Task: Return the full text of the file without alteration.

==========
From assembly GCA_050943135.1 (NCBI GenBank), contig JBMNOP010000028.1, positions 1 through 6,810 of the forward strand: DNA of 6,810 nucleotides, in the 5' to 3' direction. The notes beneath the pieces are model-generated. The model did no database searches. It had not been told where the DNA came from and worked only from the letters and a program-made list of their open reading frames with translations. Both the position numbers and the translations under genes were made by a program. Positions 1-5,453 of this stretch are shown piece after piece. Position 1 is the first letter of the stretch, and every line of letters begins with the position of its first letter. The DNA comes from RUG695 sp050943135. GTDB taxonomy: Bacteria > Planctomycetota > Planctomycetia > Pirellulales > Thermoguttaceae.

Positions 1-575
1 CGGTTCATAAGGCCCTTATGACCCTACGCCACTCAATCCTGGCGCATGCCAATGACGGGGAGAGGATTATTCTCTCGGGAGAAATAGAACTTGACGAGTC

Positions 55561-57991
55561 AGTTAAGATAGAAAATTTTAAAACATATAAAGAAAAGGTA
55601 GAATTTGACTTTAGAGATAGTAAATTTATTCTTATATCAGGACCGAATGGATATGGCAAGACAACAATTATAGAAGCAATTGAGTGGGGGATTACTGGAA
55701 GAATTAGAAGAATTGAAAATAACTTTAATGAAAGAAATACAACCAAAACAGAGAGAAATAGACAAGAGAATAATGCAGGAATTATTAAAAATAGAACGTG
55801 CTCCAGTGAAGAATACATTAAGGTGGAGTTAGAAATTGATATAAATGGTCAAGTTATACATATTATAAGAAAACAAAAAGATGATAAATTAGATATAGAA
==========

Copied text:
From assembly GCA_050943135.1 (NCBI GenBank), contig JBMNOP010000028.1, positions 1 through 6,810 of the forward strand: DNA of 6,810 nucleotides, in the 5' to 3' direction. The notes beneath the pieces are model-generated. The model did no database searches. It had not been told where the DNA came from and worked only from the letters and a program-made list of their open reading frames with translations. Both the position numbers and the translations under genes were made by a program. Positions 1-5,453 of this stretch are shown piece after piece. Position 1 is the first letter of the stretch, and every line of letters begins with the position of its first letter. The DNA comes from RUG695 sp050943135. GTDB taxonomy: Bacteria > Planctomycetota > Planctomycetia > Pirellulales > Thermoguttaceae.

Positions 1-575
1 CGGTTCATAAGGCCCTTATGACCCTACGCCACTCAATCCTGGCGCATGCCAATGACGGGGAGAGGATTATTCTCTCGGGAGAAATAGAACTTGACGAGTC

Positions 55561-57991
55561 AGTTAAGATAGAAAATTTTAAAACATATAAAGAAAAGGTA
55601 GAATTTGACTTTAGAGATAGTAAATTTATTCTTATATCAGGACCGAATGGATATGGCAAGACAACAATTATAGAAGCAATTGAGTGGGGGATTACTGGAA
55701 GAATTAGAAGAATTGAAAATAACTTTAATGAAAGAAATACAACCAAAACAGAGAGAAATAGACAAGAGAATAATGCAGGAATTATTAAAAATAGAACGTG
55801 CTCCAGTGAAGAATACATTAAGGTGGAGTTAGAAATTGATATAAATGGTCAAGTTATACATATTATAAGAAAACAAAAAGATGATAAATTAGATATAGAA